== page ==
Following The Clues: ‘Killer Nashville’ Writers Hone Their Craft With A Hands On Whodunit

Crime scene tape adds to the authenticity, but a sign makes sure nobody gets confused and alerts the police. Credit: Nina Cardona/WPLN

Crime scene tape adds to the authenticity, but a sign makes sure nobody gets confused and alerts the police. Credit: Nina Cardona/WPLN

“It was a dark and stormy night” doesn’t cut it for most readers these days, and neither do sloppy descriptions of crime scenes or murder investigations. That’s why dozens of authors from all over the country recently pored over a blood-spattered car in a Nashville hotel parking garage.

Every year, the Killer Nashville writers’ conference includes sessions like “How To Write A Mystery That Grabs The Reader & Won’t Let Go” and panel discussions with agents and publisher.

Every year, there’s a murder.

Conference founder Clay Stafford recalls the time the hotel boiler room was smeared with what looked to be brains. “I never knew that macaroni and cheese with red food coloring looked like brains, but it does.” The gory mess was realistic enough that the hotel staff almost called 911.

Bryan Landsey takes in the interior of the car and the 'victim:' a mannequin made up with a gunshot wound to the head, vomit on his chest and a cigarette in his hand. That cigarette, and the body's relaxed position, Royce says, should help the amateur sleuths figure out that he was relaxed and comfortable  at the time of his death. The killer, who also smoked in the car, was someone he trusted. Credit: Nina Cardona/WPLN

Bryan Landsey takes in the interior of the car and the ‘victim:’ a mannequin made up with a gunshot wound to the head, vomit on his chest and a cigarette in his hand. That cigarette, and the body’s relaxed position, Royce says, should help the amateur sleuths figure out that he was relaxed and comfortable at the time of his death. The killer, who also smoked in the car, was someone he trusted. Credit: Nina Cardona/WPLN

The crime scene is a contest. Authors compete to figure out what happened on the second floor parking deck and which forensic tests should be run on the items found inside and around the Ford Taurus. Whoever gets the closest wins, but the main point is getting better at writing a compelling murder mystery or crime novel for an increasingly sophisticated readership.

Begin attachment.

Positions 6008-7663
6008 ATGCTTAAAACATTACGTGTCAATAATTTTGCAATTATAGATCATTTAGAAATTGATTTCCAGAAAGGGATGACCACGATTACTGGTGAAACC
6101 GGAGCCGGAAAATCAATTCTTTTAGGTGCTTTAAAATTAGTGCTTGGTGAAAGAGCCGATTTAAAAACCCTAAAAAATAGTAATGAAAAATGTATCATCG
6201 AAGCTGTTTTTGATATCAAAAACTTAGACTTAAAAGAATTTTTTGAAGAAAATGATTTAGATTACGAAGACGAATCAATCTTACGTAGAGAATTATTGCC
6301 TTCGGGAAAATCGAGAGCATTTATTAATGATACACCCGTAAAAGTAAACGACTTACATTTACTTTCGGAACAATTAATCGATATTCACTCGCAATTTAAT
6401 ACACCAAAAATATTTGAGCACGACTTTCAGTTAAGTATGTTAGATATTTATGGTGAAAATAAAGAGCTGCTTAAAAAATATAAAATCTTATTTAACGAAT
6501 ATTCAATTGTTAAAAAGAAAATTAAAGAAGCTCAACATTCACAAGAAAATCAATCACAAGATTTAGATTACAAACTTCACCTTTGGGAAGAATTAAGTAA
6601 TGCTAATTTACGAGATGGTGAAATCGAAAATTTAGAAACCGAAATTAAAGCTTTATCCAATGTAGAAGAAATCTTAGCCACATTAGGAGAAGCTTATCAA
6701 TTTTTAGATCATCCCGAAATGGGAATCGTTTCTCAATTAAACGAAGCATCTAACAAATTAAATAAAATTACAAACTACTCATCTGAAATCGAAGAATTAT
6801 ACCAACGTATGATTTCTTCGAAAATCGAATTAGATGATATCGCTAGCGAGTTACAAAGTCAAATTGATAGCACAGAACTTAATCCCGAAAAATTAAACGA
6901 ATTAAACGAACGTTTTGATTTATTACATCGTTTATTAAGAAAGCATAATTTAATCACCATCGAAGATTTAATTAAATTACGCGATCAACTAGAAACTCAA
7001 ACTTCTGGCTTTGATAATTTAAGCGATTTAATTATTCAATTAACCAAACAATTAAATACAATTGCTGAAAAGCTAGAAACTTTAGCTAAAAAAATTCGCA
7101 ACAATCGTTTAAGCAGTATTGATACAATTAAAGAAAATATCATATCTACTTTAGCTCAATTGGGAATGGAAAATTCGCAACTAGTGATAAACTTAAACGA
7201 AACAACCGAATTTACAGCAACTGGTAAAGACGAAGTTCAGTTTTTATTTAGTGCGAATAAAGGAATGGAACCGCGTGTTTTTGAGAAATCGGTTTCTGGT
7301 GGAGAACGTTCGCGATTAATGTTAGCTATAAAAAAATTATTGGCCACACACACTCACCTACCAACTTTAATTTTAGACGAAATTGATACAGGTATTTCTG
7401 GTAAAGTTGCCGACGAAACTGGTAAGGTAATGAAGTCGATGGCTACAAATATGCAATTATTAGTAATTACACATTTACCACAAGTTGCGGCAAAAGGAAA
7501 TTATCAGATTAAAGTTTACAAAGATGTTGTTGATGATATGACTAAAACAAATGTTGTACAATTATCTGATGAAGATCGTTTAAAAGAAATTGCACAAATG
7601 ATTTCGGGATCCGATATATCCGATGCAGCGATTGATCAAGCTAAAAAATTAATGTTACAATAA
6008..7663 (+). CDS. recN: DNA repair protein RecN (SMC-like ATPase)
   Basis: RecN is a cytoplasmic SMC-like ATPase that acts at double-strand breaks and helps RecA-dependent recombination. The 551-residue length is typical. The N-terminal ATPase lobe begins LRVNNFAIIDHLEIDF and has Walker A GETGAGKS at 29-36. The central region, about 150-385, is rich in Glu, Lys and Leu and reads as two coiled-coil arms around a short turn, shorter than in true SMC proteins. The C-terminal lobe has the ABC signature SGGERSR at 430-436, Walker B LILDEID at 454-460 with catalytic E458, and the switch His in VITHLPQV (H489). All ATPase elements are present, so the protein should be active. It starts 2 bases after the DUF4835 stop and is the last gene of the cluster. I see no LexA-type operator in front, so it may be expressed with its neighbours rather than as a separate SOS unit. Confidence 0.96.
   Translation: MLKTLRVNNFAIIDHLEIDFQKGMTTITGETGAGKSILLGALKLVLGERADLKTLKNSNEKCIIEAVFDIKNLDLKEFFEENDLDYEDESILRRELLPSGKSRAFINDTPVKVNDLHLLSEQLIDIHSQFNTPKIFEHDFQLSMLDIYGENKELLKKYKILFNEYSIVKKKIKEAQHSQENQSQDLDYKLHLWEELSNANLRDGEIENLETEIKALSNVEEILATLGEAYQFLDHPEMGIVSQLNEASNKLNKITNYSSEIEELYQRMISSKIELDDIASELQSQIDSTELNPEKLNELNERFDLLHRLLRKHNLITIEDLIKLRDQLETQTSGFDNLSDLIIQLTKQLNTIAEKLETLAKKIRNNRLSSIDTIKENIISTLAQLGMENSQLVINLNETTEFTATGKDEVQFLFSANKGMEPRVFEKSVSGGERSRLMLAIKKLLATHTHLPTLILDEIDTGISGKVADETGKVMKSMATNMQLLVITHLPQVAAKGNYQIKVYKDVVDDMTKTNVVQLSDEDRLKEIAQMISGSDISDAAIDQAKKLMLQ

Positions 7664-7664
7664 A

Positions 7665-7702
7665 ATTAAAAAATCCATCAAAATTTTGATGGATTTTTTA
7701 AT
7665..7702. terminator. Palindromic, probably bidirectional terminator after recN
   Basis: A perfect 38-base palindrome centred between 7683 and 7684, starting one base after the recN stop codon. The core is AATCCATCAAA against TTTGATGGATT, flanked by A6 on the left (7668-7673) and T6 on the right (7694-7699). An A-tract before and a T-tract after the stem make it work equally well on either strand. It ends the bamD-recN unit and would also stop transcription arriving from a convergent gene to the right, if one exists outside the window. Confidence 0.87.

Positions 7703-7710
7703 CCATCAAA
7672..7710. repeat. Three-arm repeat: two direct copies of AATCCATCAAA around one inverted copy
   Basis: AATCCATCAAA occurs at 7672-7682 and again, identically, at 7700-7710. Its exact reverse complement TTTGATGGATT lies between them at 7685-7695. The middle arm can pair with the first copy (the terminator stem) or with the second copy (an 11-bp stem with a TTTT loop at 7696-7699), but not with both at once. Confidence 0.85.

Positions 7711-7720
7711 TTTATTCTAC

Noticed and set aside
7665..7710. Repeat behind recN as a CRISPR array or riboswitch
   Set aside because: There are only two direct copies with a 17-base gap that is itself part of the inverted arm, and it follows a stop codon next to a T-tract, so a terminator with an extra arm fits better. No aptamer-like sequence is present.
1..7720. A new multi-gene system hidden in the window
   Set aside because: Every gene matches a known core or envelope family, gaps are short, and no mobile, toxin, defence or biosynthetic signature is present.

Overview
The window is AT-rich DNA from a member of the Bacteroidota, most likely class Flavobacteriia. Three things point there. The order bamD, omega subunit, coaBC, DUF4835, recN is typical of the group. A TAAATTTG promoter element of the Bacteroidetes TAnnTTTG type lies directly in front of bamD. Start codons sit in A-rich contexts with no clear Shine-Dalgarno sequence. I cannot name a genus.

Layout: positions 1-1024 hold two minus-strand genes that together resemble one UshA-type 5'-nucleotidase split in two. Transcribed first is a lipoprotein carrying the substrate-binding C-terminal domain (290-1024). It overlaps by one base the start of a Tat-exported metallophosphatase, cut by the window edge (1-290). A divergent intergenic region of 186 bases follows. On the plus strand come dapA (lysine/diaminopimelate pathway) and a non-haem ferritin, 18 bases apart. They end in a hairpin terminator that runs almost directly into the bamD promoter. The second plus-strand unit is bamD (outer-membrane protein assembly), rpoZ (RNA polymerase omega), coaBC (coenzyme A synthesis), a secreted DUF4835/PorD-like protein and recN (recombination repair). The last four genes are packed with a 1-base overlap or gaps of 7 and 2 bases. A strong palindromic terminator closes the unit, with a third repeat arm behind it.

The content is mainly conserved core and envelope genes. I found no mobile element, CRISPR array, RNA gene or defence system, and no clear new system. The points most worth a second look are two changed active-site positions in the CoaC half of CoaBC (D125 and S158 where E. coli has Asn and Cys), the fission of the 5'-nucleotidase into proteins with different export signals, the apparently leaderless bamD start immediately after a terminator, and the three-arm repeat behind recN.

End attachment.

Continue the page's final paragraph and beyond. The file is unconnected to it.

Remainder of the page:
“We try to make it more than Professor Plum in the drawing room with the candlestick, you know?” says Dan Royce.  An Assistant Director at the Tennessee Bureau of Investigation, Royce has decades of experience on real crime scenes. He uses the same kind of life-size dioramas to train law enforcement professionals, and his involvement is the reason why authors trust that they’re learning the right lessons by playing the game.

Royce isn’t the only forensic expert on hand. There are several who come to the conference year after year, partly out of concern.

While checking out the contents of the victim's pockets, Masterson finds a simulated rock of crack cocaine hidden in the cigarettes. His initial theory writes off the drugs as not being germaine to the crime. Instead, he should have discounted the international plug adaptors he found in the car. This crime is all about drug money. Credit: Nina Cardona/WPLNInstead, he should have discounted the international plug adaptors he found in the car. This crime is all about drug money. Credit: Nina Cardona/WPLN

While checking out the contents of the victim’s pockets, Masterson finds a simulated rock of crack cocaine hidden in the cigarettes. His initial theory writes off the drugs as not being germaine to the crime. Instead, he should have discounted the international plug adaptors he found in the car. Credit: Nina Cardona/WPLN

As Royce puts it, readers—or movie watchers, or TV viewers—could end up with very unrealistic expectations. “The guy sitting in his living room tonight is going to be sitting on a jury tomorrow and he’s going to think some fictional examination is possible.”

So Royce sets up elaborate scenarios and handouts printed statements supposedly taken from the people on the scene, reports about a shooting at the dead man’s workplace, and diagrams the authors can use to map out what they find.

After two passes over the scene, the previous year’s champion thinks thinks he may have figured it out.

“I believe this man committed suicide. I believe that he killed his bosses to take the money from their safes. He was planning to flee the country with it. Judging by the amount of cash that he hauled, it wasn’t enough.”

There is one nagging detail that bugs Logan Masterson: there are a lot of cigarettes on the scene, more than one kind. Most importantly, they’re in a lot of places. He  admits that could mean there was somebody else involved, after all.

He’s partially right.

For most of the writer/contestants, this is the first time they've ever visited a crime scene, real or simulated. The usual rules are somewhat relaxed: they can touch and move things as long as everything is put back where it began. Many opt to take photos, instead. Credit: Nina Cardona/WPLN

For most of the writer/contestants, this is the first time they’ve ever visited a crime scene–real or simulated. The usual rules are somewhat relaxed: they can touch and move things as long as everything is put back where it began. Many opt to take photos, instead. Credit: Nina Cardona/WPLN

So who pulled the trigger? It was the dead man’s partner in a scheme that involved drugs and money stolen from work. The killer left the gun and a small portion of the cash in order to suggest the scenario Masterson imagined, but the cigarettes, drugs and a missing cell phone are clues that should eventually hint that the suicide story isn’t quite right.

 


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